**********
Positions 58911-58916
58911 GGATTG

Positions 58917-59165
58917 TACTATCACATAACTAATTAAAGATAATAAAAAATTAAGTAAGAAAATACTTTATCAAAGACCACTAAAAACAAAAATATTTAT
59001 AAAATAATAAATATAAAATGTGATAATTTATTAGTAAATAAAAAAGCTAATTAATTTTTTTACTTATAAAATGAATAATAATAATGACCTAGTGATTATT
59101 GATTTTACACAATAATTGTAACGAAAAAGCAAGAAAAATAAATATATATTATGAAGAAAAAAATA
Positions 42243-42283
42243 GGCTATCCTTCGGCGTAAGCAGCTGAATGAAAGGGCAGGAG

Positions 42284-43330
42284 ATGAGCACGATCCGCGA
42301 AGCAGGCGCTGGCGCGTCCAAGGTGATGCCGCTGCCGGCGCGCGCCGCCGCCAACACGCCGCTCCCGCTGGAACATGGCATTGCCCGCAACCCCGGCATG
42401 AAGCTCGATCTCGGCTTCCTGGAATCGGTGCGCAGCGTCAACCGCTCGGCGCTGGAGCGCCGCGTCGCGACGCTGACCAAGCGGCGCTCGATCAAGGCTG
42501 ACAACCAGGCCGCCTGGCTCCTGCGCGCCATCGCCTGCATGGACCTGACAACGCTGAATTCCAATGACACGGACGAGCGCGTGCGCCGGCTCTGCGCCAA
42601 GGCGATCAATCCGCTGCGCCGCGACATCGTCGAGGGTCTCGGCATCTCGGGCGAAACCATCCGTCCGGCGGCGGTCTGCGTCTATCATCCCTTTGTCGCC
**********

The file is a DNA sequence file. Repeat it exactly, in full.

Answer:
Positions 58911-58916
58911 GGATTG

Positions 58917-59165
58917 TACTATCACATAACTAATTAAAGATAATAAAAAATTAAGTAAGAAAATACTTTATCAAAGACCACTAAAAACAAAAATATTTAT
59001 AAAATAATAAATATAAAATGTGATAATTTATTAGTAAATAAAAAAGCTAATTAATTTTTTTACTTATAAAATGAATAATAATAATGACCTAGTGATTATT
59101 GATTTTACACAATAATTGTAACGAAAAAGCAAGAAAAATAAATATATATTATGAAGAAAAAAATA
Positions 42243-42283
42243 GGCTATCCTTCGGCGTAAGCAGCTGAATGAAAGGGCAGGAG

Positions 42284-43330
42284 ATGAGCACGATCCGCGA
42301 AGCAGGCGCTGGCGCGTCCAAGGTGATGCCGCTGCCGGCGCGCGCCGCCGCCAACACGCCGCTCCCGCTGGAACATGGCATTGCCCGCAACCCCGGCATG
42401 AAGCTCGATCTCGGCTTCCTGGAATCGGTGCGCAGCGTCAACCGCTCGGCGCTGGAGCGCCGCGTCGCGACGCTGACCAAGCGGCGCTCGATCAAGGCTG
42501 ACAACCAGGCCGCCTGGCTCCTGCGCGCCATCGCCTGCATGGACCTGACAACGCTGAATTCCAATGACACGGACGAGCGCGTGCGCCGGCTCTGCGCCAA
42601 GGCGATCAATCCGCTGCGCCGCGACATCGTCGAGGGTCTCGGCATCTCGGGCGAAACCATCCGTCCGGCGGCGGTCTGCGTCTATCATCCCTTTGTCGCC